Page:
• Melanoma – cancer develops when cells behave in an abnormal manner. Cellular functions are governed by instructions contained in a chemical known as DNA. Sometimes, this chemical becomes damaged. This results in loss or compromise of some of the governing instructions. As a result, cells are no longer able to behave normally. In case of cancer, cells start dividing rapidly and uncontrollably. These unwanted cells then accumulate to form a lump. Normally, such abnormal cells would ‘commit suicide’. The instructions for this self-destruction process are unfortunately compromised in the case of cancer. Cancers are named according to parts of the body they invade. When melanocytes are involved, it is known as melanoma.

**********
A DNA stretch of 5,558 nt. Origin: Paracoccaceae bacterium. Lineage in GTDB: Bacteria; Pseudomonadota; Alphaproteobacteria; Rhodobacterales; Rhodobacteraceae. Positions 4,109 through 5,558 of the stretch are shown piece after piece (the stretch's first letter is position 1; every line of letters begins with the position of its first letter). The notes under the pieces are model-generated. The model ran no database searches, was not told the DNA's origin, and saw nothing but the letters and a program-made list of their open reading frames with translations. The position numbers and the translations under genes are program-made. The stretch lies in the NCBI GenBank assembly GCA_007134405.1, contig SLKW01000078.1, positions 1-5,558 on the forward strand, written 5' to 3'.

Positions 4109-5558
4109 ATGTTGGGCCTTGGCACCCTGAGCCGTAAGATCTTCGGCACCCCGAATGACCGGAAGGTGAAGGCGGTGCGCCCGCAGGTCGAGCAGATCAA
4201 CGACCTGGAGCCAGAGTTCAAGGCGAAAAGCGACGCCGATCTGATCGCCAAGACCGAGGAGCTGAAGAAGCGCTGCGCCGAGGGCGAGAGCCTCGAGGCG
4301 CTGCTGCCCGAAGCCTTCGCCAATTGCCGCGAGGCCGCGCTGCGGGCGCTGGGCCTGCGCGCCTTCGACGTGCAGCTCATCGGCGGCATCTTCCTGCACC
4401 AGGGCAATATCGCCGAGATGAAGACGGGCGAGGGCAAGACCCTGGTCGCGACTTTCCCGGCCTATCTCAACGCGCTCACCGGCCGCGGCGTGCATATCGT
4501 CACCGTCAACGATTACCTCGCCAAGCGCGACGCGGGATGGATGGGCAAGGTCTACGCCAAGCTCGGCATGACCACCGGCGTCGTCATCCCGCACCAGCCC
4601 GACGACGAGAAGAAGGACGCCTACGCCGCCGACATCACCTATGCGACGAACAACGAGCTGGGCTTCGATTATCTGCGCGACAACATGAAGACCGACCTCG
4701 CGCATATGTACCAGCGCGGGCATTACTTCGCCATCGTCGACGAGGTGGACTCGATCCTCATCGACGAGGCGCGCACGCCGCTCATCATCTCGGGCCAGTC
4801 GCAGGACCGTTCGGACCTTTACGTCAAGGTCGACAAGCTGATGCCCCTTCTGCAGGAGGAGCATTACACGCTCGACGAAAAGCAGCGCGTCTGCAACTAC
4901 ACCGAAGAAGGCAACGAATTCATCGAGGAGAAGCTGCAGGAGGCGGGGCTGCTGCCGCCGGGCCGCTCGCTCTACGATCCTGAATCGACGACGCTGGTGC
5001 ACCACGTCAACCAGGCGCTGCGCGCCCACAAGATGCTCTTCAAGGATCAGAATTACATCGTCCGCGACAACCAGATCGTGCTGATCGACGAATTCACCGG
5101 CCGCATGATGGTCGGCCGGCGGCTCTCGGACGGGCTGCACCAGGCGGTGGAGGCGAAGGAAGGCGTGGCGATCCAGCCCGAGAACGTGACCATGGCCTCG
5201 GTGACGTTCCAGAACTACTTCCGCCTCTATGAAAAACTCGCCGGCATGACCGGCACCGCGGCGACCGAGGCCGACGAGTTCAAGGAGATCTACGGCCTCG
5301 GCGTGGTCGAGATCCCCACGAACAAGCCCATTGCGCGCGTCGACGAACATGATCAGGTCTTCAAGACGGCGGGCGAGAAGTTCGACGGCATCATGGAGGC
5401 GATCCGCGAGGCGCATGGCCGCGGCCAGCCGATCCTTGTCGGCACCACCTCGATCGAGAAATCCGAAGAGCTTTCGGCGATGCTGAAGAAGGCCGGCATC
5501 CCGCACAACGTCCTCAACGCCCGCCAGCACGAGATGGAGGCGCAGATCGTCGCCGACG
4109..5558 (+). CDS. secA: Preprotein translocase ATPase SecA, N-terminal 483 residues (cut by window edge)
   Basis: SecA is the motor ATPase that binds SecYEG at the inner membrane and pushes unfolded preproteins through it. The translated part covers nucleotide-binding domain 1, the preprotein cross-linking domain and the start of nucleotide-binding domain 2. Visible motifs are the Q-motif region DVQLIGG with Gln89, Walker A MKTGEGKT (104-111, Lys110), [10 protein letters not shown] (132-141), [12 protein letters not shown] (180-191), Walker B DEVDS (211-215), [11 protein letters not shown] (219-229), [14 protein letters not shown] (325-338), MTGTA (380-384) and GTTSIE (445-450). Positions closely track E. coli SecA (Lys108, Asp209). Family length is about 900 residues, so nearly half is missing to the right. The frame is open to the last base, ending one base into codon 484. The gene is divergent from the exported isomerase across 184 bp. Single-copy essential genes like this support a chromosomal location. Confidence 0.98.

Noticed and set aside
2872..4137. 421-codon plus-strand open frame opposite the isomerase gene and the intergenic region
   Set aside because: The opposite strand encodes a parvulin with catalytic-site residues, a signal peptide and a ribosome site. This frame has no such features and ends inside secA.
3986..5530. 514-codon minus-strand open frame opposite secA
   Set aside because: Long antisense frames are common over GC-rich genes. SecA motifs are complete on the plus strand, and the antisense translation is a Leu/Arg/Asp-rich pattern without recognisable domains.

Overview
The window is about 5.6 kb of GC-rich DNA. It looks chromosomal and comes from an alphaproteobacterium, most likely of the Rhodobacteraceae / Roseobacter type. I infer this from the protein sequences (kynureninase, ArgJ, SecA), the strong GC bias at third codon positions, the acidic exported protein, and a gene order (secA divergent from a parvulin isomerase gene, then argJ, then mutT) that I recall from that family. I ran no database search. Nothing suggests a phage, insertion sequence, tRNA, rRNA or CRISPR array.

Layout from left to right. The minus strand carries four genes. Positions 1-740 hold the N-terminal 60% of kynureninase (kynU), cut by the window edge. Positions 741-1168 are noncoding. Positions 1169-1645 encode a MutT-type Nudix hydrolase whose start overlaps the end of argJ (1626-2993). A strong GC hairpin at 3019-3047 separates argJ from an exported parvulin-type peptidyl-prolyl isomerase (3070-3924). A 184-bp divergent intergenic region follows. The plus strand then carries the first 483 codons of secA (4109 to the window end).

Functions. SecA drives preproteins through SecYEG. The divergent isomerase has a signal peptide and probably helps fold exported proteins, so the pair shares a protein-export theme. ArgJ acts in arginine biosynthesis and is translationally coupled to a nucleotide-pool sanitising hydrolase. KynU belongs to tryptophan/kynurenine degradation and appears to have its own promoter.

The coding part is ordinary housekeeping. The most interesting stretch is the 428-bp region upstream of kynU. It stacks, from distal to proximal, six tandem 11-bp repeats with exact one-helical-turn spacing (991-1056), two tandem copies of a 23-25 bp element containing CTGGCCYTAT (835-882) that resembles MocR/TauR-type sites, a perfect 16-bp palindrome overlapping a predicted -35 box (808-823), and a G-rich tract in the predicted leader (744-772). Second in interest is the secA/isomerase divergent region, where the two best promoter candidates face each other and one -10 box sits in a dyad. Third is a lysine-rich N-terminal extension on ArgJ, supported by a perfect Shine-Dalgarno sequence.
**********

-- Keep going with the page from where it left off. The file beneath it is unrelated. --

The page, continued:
• Metastatic – you may have wondered why it is so that other types of growths are not classified as dangerous as cancer. The main reason is that cancer often migrates from its initial site to other body regions. Its cells use circulatory system or lymphatic system for transport. This process is known as metastasis.

By definition, metastatic melanoma is therefore a form of skin cancer, one that originates in melanocytes and has the ability to migrate and invade other body organs.

Metastatic melanoma symptoms

A patient can live for long with metastatic melanoma without realizing it. For one the disease is not painful initially. Noticeable symptoms only manifest much later in advanced stages. It is more resourceful to rely on signs rather than symptoms when dealing with this cancer.

In almost all cases, a lesion or growth that resembles a mole will develop. It may be elevated or in form of a flat spot. With time, the tumor keeps growing deeper into skin layers before metastasizing.